“But seek first the kingdom of God and His righteousness, and all these things shall be added to you.” -Mathews 6:33 (NKJ)
It seems we’re living in a time of extreme disengagement. Our culture is commitment phobic. We’re a nation of consumers – but more troubling, in many ways we’re a church of consumers. I preached a message recently at Thursday Night Live in which I detailed what I see as the four approaches students tend to adopt.
Which of the following best describes you?…
The compromiser is someone who isn’t committed to living a particular lifestyle. They may believe they should live a certain way, but they can’t seem to bring themselves to do it. At the present time, this represents the vast majority of the University population. When one of these students comes to an event we’re grateful, because a huge part of our mission is to serve these students and help them find hope.
The consumers are the next largest group. These are mostly students who come from a Christian background. They choose a fellowship because the like the style of the music, or maybe even the style of the preaching. We are happy to have these students whenever they visit us. Unfortunately, they aren’t in a place where they are able to contribute. They show up for worship services sometimes, and occasionally even a Bible study, but the lack commitment to a mission.
A small group of students, perhaps as much as twenty percent at a given service, are contributors. These young men and women see beyond themselves. Many of them serve occasionally in ministry roles. If you ask them to contribute to a particular ministry, and if it fits their schedules, they will likely do it.
Although it would be impossible to be effective in ministry without this group, there is a problem. Basically, these students are there when they are there. During times of stress or busyness (e.g. midterms) these guys fade away. It’s impossible to consistently reach the campus with this group alone – because they lack consistency themselves.
Another thing worth noting; even these terrific students struggle intensely with problems that they can’t seem to overcome. They are above the waves one week and below them the next. We are thrilled to have these students, and they are a blessing to others, but they aren’t committed to the group. They don’t belong to a fellowship, they attend a fellowship.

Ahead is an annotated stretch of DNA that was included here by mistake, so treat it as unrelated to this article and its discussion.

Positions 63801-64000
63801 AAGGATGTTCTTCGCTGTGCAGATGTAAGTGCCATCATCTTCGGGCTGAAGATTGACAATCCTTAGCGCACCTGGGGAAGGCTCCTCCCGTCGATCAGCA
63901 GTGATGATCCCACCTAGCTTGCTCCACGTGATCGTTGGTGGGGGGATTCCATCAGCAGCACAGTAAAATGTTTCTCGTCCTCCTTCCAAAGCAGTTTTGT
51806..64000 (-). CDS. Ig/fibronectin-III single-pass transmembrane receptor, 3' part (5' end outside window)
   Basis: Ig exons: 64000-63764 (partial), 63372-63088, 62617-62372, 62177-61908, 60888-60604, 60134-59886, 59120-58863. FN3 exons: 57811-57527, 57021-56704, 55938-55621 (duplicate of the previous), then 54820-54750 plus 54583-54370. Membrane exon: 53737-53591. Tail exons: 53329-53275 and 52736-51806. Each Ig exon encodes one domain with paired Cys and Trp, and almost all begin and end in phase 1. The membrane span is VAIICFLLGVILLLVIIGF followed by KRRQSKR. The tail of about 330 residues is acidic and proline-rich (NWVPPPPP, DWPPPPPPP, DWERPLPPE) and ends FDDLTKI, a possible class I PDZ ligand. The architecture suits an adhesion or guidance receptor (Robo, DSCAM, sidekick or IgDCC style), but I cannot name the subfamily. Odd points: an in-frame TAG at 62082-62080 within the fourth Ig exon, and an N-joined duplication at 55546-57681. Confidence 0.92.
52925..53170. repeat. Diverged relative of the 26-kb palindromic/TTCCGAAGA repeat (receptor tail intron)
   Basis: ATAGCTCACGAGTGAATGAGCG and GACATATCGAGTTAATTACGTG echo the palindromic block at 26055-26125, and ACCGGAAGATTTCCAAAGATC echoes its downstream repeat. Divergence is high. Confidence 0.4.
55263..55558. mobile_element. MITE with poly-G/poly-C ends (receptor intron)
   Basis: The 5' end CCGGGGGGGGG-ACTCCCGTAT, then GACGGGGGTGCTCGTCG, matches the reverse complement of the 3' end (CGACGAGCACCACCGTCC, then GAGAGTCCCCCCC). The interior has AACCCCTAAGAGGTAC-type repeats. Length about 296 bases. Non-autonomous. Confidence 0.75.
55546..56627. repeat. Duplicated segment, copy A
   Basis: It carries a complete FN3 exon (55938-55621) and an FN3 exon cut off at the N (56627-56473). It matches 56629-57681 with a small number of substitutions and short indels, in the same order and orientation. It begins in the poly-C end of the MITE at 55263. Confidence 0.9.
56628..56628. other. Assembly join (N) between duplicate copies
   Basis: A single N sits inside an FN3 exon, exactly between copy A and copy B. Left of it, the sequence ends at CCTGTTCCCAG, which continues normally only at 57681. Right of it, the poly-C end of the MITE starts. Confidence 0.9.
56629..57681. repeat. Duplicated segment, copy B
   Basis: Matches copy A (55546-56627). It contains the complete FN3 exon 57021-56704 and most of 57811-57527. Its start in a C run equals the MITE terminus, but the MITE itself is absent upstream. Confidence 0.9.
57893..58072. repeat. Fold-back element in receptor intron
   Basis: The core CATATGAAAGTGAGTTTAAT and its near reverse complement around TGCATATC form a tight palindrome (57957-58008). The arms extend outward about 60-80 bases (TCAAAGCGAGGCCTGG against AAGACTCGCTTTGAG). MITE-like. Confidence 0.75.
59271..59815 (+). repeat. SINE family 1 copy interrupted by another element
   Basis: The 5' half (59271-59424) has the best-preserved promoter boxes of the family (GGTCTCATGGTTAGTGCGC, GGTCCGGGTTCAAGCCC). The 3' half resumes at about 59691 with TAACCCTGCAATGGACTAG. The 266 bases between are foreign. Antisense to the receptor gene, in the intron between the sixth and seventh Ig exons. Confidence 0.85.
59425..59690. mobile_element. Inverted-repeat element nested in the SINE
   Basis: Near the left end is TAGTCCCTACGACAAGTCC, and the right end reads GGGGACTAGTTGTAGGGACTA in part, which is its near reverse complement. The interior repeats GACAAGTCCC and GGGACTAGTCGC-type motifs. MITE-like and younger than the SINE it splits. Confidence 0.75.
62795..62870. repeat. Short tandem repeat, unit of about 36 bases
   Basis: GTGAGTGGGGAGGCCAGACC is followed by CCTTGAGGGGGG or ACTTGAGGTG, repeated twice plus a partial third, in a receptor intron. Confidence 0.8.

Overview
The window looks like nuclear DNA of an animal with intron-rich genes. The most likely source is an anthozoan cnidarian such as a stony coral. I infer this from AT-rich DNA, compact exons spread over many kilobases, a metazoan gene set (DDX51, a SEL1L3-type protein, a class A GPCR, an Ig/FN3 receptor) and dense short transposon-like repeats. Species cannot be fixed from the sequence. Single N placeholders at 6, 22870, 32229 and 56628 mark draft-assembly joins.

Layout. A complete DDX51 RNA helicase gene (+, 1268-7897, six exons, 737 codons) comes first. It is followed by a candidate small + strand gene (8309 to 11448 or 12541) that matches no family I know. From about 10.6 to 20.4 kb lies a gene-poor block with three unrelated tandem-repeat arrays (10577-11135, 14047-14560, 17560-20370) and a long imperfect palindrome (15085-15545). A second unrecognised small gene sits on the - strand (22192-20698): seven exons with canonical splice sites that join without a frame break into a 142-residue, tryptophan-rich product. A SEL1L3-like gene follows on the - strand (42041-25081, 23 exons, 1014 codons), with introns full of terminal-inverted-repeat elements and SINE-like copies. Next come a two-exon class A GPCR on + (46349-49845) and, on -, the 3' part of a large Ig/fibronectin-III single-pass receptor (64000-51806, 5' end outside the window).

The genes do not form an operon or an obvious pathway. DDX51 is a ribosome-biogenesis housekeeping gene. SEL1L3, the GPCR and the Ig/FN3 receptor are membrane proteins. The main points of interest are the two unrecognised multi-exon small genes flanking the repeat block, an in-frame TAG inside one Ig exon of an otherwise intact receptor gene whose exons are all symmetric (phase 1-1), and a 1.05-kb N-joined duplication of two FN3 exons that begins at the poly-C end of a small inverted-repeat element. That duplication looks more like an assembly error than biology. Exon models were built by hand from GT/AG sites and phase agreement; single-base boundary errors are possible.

Although their numbers are small, these students account for the vast majority of the work that gets done in a campus ministry. They serve weekly in campus outreaches, contribute in planning meetings, and lead in worship team or a Bible study cell group. These students are world-changers. They get it. They invest in campus ministry, and it’s our responsibility as staff to invest heavily in them. They are committed to the fellowship; this is the handful of students who really “do life together”. If you are going to be successful as a believer on the University, you must commit to a lifestyle, a mission, and a community of believers. If any of these elements are missing, conquering your circumstances isn’t likely.
Knowing this how should we respond? As a group, Chi Alpha needs to embrace and encourage students of every commitment level. We want to show love to the compromisers, patience for the consumers, edification for the contributors, and tons of support for the Conquerors. We don’t condemn anyone for any lack of commitment. But we’re also called to love students enough to help them change. Commitment is good for you, and when you’re committed to the right things – everything else works out too.
Do you see yourself in any of the above types? It’s possible you are a mix of them, or in between two categories. David once prayed, “Search me, O God, and know my heart; Try me, and know my anxieties; And see if there is any wicked way in me, And lead me in the way everlasting.” (Psalm 139:23&24)
Take a minute to prayerfully consider, “Is there a commitment that I need to make?” Also, if you like, you can take our free 32-question QUIZ to help you measure your current involvement/commitment level.
OSU Chi Alpha Campus Pastor